Countries with poor infrastructure can leapfrog to the next wave of technology. When setting up a telephone system, they can go straight to fiber optics and mobile telephones. Some developing countries, like Mexico and Chile, have built a better communications infrastructure than many rich countries enjoy. In other words, some developing countries are moving through the same transitions that Europe, America, and Japan made earlier, only faster.
And as current technologies lower their costs, they will spread. As the Internet helps to keep scientists and practitioners in Africa, Asia, and Latin America informed of current developments in their fields, they will start to produce more scientific and technological breakthroughs themselves.
For some time now, “globalophobics” have claimed that poor countries are losers because of global integration. Regardless of whether they are critics of globalization or advocates, there is a widespread acceptance of the belief that global inequality is getting worse.
New evidence from a variety of sources proves otherwise. If one divides poor countries into those that are “more or less” globalized (with globalization measured simply as a rise in the ratio of trade to national income) one finds that on average the more globalized poor countries have grown faster than rich countries, while less globalized countries have seen income per capita fall.
For example, a World Bank study (World Bank, 2001) argues that from 1945 to 1980, economic integration was concentrated among rich countries. Since 1980 this situation has changed. Manufactured goods rose from 25 percent of poor-country exports in 1980 to more than 80 percent in 1998. This level of integration was concentrated in two dozen countries including China, India, and Mexico. Over the past two decades, these countries have doubled their ratio of trade to national income. In the 1990s their GDP per capita grew by an annual average of five percent. Notoriously, life expectancy and schooling levels increased in all of them.
In the rest of the developing world, the story is rather different. In these “less globalized” countries, including much of Africa, the ratio of trade to national output has fallen. In the past decade, income per capita has shrunk, and inequality has risen. In short, the poor countries that are in the biggest trouble are those that have globalized the least.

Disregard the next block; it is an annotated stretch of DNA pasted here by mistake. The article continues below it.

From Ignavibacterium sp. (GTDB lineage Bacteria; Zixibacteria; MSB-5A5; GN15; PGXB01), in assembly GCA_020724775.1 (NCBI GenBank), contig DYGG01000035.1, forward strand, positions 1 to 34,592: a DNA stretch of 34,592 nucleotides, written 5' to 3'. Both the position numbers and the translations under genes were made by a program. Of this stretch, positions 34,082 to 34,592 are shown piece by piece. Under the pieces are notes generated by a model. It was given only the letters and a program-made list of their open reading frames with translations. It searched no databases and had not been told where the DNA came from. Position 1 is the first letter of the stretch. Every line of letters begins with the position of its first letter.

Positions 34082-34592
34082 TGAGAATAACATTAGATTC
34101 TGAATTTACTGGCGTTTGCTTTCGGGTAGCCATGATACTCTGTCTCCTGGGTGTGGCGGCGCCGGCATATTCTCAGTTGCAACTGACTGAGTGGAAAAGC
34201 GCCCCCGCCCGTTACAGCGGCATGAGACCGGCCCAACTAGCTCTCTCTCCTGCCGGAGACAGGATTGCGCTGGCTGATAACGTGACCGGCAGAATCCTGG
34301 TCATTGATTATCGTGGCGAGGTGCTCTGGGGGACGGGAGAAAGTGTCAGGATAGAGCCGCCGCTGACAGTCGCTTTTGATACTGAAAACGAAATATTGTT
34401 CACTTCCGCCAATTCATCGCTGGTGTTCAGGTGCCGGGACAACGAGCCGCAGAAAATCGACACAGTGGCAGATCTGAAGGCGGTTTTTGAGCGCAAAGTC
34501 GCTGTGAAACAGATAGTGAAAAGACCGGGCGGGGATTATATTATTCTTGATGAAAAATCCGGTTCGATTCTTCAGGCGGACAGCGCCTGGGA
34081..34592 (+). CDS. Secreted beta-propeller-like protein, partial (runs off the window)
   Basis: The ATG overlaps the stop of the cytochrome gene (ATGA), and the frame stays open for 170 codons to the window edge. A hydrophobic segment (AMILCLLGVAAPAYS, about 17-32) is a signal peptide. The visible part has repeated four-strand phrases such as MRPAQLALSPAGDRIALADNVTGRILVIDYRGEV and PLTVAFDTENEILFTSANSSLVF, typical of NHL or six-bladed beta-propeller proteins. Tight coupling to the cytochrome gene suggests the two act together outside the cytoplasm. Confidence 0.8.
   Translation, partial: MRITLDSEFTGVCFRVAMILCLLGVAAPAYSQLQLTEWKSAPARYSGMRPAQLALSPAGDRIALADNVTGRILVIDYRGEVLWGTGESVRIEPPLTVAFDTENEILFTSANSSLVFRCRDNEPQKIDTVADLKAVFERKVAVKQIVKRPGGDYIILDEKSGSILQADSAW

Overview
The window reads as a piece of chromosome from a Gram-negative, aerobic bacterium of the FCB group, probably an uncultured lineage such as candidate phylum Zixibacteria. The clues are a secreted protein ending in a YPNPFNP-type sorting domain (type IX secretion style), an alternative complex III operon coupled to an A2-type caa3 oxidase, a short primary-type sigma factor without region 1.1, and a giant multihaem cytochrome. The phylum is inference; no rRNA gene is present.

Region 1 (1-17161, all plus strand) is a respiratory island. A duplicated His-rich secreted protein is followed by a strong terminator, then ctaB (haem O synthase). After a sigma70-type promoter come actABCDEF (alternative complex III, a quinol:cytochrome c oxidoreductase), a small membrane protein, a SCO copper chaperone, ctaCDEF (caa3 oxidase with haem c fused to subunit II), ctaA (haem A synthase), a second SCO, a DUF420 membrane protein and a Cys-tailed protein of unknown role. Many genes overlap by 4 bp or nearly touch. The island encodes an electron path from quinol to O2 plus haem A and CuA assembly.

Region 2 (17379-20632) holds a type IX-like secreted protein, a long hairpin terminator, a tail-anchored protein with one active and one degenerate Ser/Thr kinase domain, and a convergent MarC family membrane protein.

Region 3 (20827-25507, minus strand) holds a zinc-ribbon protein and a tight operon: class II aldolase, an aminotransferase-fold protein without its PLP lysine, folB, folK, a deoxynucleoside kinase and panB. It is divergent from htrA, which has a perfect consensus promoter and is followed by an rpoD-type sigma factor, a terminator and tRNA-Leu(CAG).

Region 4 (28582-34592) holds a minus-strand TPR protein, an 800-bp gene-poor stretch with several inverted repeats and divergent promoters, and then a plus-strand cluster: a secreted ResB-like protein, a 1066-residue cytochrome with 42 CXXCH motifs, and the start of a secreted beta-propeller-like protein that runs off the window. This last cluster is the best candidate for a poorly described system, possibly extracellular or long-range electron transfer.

The past two decades have seen progress in enhancing human welfare thanks to the globalization of trade. This is especially true in the most populous countries of the world, China and India, mainly due to those countries’ decisions to globalize their economies and to open their borders to more trade and investment. Such globalization has already narrowed the overall gap between North and South. But some countries, such as Sudan and North Korea have chosen not to take part in that process, and misery there has increased. Others, particularly in southern Africa, have been so ravaged by war or disease that they have been unable to take part.
There is, however, a fly in the ointment. Rich countries are particularly protectionist in many of the sectors where developing countries are best able to compete, such as agriculture, textiles, and clothing. When poor farmers and workers in the developing world scream for “trade, not aid” they have their numbers right, for unfair trade practices impose a big burden on poor countries. The United Nations Conference on Trade and Development (UNCTAD, 2002) estimates that poor countries could export $700 billion more a year by 2005 if rich countries did more to open their markets.
Over the next five decades, world economic output could quadruple, to $140 trillion, while the world’s population increases to nine billion, with humans mainly an urban species for the first time in history. If in the next decades we rise to the challenge of eliminating widespread poverty these trends could be good news too. For a start, the real news on world population is that its growth rate is moderating. As a result, the coming years will see a boom in people of working age. Economic growth deriving from this will create an enormous stock of new assets that can be shared with the world’s poorest. Even migration will be positive, if we allow it to happen, for it means the poor can share in the new jobs, educational opportunities, health, and housing to come. Thanks to globalization and the liberalization of trade we could have an opportunity to make growth and development more inclusive and sustainable.